The wrongful arrest case of Walt Rothgery of Llano, Tx.,, a modest man with a hard-luck life, goes before the Supreme Court Monday, says the Austin American-Statesman. Rothgery, 57, is a store manager for a party supply rental business. His case could expand, or at least better define, when criminal defendants are entitled to a lawyer if they cannot afford to hire one. He has the support of the American Bar Association, National Association for the Advancement of Colored People and 24 high-profile law professors.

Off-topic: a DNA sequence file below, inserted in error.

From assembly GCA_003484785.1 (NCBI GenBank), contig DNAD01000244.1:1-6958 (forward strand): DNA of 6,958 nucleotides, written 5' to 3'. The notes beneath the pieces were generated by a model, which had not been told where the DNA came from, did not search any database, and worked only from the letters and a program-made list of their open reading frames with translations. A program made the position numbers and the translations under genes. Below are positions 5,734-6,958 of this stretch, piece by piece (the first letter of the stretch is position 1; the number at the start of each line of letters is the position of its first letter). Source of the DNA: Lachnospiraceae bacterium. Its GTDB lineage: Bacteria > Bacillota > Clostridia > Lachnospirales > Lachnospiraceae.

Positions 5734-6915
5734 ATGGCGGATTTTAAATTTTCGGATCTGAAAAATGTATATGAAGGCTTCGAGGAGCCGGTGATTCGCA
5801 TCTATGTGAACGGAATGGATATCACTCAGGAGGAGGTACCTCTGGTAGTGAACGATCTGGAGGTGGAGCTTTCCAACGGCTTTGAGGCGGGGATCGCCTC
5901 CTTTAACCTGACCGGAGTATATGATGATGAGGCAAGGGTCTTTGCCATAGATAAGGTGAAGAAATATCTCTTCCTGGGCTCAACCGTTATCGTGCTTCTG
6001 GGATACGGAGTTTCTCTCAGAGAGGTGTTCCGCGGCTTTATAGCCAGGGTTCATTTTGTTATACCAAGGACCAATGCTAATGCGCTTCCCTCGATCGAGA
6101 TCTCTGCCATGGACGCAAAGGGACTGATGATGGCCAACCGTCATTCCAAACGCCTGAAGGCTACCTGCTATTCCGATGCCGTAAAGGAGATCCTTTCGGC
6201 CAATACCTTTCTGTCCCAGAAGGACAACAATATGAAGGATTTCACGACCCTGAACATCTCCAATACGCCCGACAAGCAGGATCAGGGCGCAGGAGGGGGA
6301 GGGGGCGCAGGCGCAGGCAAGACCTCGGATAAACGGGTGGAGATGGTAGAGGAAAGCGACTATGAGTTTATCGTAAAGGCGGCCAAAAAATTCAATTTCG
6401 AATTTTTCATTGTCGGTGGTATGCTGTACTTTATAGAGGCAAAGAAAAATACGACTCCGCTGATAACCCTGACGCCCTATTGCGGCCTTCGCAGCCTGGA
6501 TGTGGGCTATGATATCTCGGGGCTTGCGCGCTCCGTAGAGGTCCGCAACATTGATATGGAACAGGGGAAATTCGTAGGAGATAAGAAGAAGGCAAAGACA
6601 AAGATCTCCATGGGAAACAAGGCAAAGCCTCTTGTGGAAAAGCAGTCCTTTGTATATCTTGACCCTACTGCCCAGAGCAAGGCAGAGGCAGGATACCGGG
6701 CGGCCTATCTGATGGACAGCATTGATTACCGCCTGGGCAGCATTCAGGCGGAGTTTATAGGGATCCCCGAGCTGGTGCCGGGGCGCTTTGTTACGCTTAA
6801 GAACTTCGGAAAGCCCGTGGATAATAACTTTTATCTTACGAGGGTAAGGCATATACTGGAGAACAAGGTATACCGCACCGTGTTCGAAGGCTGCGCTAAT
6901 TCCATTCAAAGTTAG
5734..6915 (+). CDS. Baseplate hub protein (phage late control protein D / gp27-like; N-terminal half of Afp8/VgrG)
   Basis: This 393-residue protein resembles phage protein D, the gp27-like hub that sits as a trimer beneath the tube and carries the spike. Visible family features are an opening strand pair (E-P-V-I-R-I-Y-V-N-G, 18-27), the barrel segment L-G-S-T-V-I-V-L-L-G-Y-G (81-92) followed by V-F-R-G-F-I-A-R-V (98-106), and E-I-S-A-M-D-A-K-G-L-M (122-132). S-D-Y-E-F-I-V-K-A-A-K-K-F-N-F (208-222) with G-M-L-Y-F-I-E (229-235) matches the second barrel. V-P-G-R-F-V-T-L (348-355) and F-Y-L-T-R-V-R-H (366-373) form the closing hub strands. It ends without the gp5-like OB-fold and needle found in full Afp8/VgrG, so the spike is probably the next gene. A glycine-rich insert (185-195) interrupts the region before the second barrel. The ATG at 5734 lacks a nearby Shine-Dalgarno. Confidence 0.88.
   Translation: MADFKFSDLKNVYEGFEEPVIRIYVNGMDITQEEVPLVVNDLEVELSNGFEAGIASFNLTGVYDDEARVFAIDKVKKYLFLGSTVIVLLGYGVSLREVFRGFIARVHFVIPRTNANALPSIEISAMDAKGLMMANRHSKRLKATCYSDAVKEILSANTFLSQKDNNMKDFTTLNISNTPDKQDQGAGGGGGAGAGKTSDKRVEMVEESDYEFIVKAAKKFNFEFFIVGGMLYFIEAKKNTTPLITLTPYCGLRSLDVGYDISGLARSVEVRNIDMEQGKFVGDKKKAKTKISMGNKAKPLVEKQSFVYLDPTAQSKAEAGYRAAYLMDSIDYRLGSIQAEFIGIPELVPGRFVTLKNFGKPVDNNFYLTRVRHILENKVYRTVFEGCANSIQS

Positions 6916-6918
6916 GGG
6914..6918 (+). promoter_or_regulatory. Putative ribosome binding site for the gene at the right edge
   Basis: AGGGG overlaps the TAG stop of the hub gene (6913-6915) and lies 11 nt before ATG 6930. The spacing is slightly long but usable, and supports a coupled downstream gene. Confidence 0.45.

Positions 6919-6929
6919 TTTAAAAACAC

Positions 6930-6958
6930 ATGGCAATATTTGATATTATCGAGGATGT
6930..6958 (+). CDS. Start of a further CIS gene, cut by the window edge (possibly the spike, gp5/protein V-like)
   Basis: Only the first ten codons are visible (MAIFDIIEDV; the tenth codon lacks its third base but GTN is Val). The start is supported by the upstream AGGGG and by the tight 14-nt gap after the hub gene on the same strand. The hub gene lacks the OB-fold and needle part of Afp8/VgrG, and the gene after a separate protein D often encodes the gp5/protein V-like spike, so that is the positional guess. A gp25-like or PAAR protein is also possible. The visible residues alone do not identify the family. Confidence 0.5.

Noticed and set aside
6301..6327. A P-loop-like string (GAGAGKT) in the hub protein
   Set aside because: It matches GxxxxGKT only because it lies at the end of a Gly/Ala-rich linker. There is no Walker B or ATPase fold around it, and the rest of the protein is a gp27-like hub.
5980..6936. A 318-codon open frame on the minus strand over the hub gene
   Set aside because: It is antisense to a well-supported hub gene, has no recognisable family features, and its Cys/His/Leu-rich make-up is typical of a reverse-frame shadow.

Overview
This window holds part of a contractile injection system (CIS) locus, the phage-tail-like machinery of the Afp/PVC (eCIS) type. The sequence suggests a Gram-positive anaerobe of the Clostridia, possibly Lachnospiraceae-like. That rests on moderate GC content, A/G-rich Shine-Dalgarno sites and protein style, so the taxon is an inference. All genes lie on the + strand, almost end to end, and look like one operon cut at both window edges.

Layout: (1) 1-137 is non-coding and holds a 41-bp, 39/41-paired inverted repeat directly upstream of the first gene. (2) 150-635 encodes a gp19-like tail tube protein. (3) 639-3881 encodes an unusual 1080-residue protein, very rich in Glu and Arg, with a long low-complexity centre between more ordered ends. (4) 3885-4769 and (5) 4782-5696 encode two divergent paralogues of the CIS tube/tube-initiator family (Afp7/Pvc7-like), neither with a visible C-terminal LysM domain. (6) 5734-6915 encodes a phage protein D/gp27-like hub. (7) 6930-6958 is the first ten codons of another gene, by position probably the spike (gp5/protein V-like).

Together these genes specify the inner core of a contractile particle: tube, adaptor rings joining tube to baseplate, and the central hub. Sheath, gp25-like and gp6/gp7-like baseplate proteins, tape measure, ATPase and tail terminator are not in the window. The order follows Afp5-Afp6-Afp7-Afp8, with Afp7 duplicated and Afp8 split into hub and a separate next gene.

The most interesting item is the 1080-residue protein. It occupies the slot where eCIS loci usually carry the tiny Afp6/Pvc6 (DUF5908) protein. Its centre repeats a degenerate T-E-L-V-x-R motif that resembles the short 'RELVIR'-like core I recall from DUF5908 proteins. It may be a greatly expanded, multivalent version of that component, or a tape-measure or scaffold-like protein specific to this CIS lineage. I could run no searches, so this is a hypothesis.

Rothgery’s supporters want Texas counties to appoint a lawyer during a suspect’s first court appearance, when charges are explained and a trip to jail is possible. Such a practice could have saved Rothgery from three weeks in jail and the stigma of being arrested, which left him unable to find a job and deeply in debt. Only Texas and five other states do not provide counsel before, during or just after the initial court appearance, says the National Association of Criminal Defense Lawyers. Texas, joined by 17 other states and Puerto Rico, argues that Rothgery’s remedy would be unnecessarily expensive and would improperly expand the Sixth Amendment’s guarantee of legal representation for the accused.